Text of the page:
Chipperfield Gallery 2

Chipperfield Gallery 1

Am Kupfergraben 10, David Chipperfield

Am Kupfergraben 10, David Chipperfield

Am Kupfergraben 10, David Chipperfield

Am Kupfergraben 10, David Chipperfield

Chipperfield is rather big with the Germans – he just won Britain’s Stirling Prize for his Museum of Modern Literature in Marbach am Neckar, and his massive project for the re-ordering of Berlin’s Museum Island is currently under construction (across the road from the gallery shown here).

Needless to say that although he’s a British architect, he’s built very little in Britain.  In part this is because

a) he’s not Norman Foster

b) the British have no time for architects who talk about anything but lettable floor area.

The BBC dumped him from the detailed design of their new Glasgow centre, which he claims he won’t step foot in until he gets an apology from the DG.  His most notable UK building prior to this was Henley’s very low-key River & Rowing Museum.

Not that Berlin’s recent architecture is beyond criticism. The designs by various starchitects* which have filled in great swathes of post-Wall wilderness since the early 1990s (Potsdamerplatz in particular) are, shall we say, not their best work.  And since then Berlin seems to be sliding dangerously into a ‘non-critical reconstruction’ of its past, the most notable example being the planned reconstruction of the Royal Palace on the site of the old GDR Palas Der Republik.  Presumably the fact that the Germans have no royal family, and cannot agree on what to put in the building, are issues that can be addressed, well, some other time.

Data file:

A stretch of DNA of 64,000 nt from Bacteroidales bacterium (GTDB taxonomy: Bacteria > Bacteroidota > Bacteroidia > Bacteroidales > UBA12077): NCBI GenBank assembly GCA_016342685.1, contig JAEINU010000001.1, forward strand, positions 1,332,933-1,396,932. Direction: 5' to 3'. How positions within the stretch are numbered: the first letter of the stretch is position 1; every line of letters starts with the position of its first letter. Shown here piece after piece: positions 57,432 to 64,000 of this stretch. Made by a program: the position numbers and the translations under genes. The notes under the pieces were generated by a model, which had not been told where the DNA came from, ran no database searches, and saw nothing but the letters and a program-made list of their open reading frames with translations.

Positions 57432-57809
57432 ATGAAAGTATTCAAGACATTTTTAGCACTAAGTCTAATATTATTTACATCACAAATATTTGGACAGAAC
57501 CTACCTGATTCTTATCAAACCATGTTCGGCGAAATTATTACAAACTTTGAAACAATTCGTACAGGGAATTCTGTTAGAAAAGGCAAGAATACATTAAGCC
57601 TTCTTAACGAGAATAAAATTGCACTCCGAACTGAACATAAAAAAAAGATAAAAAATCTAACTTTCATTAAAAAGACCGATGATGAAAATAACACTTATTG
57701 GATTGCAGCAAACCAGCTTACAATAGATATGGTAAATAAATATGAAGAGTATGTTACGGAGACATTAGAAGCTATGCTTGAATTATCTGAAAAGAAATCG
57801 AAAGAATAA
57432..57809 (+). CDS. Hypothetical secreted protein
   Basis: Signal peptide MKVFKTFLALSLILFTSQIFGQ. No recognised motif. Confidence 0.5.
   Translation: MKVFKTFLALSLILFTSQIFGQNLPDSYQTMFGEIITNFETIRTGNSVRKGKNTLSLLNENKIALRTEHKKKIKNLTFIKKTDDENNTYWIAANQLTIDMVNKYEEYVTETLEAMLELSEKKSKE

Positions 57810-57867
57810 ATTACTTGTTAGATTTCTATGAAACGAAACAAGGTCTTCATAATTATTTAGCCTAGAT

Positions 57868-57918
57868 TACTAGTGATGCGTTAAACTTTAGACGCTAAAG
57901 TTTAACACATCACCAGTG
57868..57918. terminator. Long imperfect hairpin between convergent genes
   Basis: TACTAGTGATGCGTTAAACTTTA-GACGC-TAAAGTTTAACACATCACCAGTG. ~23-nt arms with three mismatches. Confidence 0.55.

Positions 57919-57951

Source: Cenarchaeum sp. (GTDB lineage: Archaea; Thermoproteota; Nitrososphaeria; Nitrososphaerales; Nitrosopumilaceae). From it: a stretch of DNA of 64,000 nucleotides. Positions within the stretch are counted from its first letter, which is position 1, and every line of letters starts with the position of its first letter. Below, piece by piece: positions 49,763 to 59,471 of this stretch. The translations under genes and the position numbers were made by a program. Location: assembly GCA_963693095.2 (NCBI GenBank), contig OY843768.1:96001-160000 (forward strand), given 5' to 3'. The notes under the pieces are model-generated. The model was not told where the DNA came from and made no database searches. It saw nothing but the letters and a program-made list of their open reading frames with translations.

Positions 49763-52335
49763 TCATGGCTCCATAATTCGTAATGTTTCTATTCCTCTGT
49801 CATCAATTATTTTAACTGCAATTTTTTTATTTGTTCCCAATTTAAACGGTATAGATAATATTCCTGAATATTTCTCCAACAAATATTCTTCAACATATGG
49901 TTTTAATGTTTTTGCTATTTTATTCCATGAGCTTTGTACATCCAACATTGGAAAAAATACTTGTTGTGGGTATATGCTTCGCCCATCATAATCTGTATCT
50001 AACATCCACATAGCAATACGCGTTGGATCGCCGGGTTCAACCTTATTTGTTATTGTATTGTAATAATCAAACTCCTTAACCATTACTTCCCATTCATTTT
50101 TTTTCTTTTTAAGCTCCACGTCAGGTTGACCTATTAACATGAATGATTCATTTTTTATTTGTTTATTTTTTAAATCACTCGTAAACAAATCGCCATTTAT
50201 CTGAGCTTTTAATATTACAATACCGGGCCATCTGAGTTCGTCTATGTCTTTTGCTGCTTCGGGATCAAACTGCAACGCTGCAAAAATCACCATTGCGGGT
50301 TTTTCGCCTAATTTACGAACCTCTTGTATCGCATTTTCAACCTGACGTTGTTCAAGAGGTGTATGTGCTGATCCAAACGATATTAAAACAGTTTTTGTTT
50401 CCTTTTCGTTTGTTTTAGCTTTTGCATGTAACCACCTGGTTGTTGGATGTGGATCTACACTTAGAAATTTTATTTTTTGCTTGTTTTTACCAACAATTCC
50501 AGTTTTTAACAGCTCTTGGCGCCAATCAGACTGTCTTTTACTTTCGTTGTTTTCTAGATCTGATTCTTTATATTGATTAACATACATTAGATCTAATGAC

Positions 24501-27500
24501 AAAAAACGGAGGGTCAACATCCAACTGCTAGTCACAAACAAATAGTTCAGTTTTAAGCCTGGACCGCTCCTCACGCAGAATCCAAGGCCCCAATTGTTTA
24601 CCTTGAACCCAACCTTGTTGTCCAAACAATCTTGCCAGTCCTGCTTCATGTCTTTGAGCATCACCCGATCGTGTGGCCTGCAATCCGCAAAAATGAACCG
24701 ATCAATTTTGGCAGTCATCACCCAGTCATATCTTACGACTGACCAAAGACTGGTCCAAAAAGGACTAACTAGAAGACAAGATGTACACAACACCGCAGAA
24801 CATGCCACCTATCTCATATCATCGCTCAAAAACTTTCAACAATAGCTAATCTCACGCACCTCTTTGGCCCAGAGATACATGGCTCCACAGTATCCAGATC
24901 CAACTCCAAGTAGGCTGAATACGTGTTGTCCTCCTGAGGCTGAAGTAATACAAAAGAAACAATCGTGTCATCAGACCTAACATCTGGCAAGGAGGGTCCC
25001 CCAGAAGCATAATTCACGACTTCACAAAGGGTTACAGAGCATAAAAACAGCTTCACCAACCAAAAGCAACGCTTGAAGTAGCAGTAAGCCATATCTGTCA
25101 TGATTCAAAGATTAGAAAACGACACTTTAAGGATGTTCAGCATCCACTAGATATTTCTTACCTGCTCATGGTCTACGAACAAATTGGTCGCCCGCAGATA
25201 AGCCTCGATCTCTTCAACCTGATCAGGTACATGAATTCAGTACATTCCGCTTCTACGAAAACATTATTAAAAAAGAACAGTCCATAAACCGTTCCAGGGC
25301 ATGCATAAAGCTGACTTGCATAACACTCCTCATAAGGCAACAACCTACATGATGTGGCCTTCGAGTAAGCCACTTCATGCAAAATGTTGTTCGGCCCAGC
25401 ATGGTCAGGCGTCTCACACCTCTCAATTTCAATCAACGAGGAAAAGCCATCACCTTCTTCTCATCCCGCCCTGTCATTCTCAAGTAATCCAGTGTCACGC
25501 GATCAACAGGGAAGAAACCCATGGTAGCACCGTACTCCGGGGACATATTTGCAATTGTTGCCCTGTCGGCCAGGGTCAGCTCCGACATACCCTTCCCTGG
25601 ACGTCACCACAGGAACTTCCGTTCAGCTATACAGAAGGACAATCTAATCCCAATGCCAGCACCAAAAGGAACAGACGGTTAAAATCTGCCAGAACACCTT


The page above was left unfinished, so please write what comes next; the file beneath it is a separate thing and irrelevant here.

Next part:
So it’s good to occasionally see a new building which isn’t in thrall to corporate glazing or historicist pastiche.

Chipperfield has an office here in Berlin, by the way.  The most notable other completed project is some apartments he did overlooking a small park area round the back of Potsdamerplatz (behind the Sony Centre).  I’ve borrowed a couple of images here from Exe on Flickr, hope he doesn’t mind.  He’s got a much better one of Am Kupfergraben as well, without clutter.

*I hate this term but it seems increasingly apt these days.